Moto G60 Review- An Overall View of its features and specifications.

Moto G60 Review
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Moto G60 Review- An Overall View of its features and specifications.

It may have seemed impossible to imagine a smartphone with a 108-megapixel camera for less than Rs. 20,000 but it appears that anything is possible in 2021. Three smartphones with 108-megapixel primary cameras are currently available in the market, all of them are priced under Rs. 20,000. The Moto G60 is the latest and most affordable model, with a price tag of Rs. 17,999.

Is Motorola doing a decent job with this phone, or are there any limitations to be spotted? Let’s find out.

FeaturesMotorola Moto G60
PriceRs 17,999
ChipsetSnapdragon 732G
OSAndroid 11
Display6.8-inch FHD+ IPS LCD 120Hz
Internal Memory128GB
Rear Camera108MP + 8MP + 2MP
Front Camera32MP
Battery6000 mAh

Design of Moto G60

The Moto G60 is a newly updated Moto G series. With a display of 6.8 inches, it is a large smartphone. This display has significant bezels all around it, as well as a large camera hole at the top, which may be disturbing for some users. With a thickness of 9.8mm and a weight of 225g, this phone is difficult to use one-handed. The phone is made up of a plastic body which anyway looks bulky and the design recalls the build quality of phones from 2018. The matte finish attracts smudges and scratches real quick. The rectangular camera hump, which attempts to replicate the same from many phone manufacturers, is the lone saving grace on the back.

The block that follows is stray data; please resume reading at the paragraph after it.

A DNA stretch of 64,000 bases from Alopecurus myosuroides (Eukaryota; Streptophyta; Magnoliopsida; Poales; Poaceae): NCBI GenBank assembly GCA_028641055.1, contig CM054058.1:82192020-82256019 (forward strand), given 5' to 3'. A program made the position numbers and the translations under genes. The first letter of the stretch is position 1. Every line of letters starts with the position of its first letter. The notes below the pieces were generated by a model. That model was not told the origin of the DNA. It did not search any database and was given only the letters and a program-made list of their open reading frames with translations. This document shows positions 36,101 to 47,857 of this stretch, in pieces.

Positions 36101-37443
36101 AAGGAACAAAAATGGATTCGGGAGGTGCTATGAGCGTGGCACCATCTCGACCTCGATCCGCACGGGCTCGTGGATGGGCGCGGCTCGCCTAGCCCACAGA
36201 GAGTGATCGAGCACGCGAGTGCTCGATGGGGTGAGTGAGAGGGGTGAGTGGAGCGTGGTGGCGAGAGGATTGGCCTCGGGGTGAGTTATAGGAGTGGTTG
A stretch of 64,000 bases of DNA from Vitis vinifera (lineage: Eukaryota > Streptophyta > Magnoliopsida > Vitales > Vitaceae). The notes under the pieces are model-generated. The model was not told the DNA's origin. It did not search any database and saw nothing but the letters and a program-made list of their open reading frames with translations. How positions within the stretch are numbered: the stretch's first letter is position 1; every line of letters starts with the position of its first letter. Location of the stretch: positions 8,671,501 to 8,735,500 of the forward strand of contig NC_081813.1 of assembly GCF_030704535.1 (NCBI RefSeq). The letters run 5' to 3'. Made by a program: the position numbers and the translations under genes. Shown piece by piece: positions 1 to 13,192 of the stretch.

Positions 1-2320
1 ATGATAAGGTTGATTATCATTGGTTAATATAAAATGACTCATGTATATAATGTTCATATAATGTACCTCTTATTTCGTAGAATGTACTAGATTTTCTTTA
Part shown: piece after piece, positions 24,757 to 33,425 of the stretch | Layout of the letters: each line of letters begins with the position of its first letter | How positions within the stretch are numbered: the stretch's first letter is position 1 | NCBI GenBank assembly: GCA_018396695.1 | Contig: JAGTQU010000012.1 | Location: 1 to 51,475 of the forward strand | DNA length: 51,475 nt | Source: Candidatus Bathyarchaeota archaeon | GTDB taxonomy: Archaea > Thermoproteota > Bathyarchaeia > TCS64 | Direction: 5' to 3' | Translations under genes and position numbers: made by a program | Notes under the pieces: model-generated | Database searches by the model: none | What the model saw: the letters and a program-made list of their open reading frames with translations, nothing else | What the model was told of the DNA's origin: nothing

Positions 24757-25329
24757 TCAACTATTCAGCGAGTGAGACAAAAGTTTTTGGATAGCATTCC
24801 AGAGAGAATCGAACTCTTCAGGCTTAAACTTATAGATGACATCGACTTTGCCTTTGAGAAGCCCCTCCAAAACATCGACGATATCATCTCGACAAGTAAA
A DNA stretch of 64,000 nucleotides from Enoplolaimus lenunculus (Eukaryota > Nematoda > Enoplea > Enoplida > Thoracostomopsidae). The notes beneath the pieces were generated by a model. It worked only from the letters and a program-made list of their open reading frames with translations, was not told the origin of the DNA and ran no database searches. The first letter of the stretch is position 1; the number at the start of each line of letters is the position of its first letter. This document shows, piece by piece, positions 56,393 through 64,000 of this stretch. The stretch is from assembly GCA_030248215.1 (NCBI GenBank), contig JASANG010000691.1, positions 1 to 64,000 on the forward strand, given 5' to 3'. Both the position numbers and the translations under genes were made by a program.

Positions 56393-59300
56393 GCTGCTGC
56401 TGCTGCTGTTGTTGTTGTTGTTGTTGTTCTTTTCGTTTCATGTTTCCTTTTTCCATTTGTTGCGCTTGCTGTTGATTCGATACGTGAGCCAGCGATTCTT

All of the buttons on the Moto G60 are located on the right side. Although the power and volume keys are conveniently located, the dedicated Google Assistant button is difficult to reach. The power button is textured, while the Google Assistant key is curved, making them easy to differentiate by touch. Also, both the slots for the sim are given on one side.

Display of Moto G60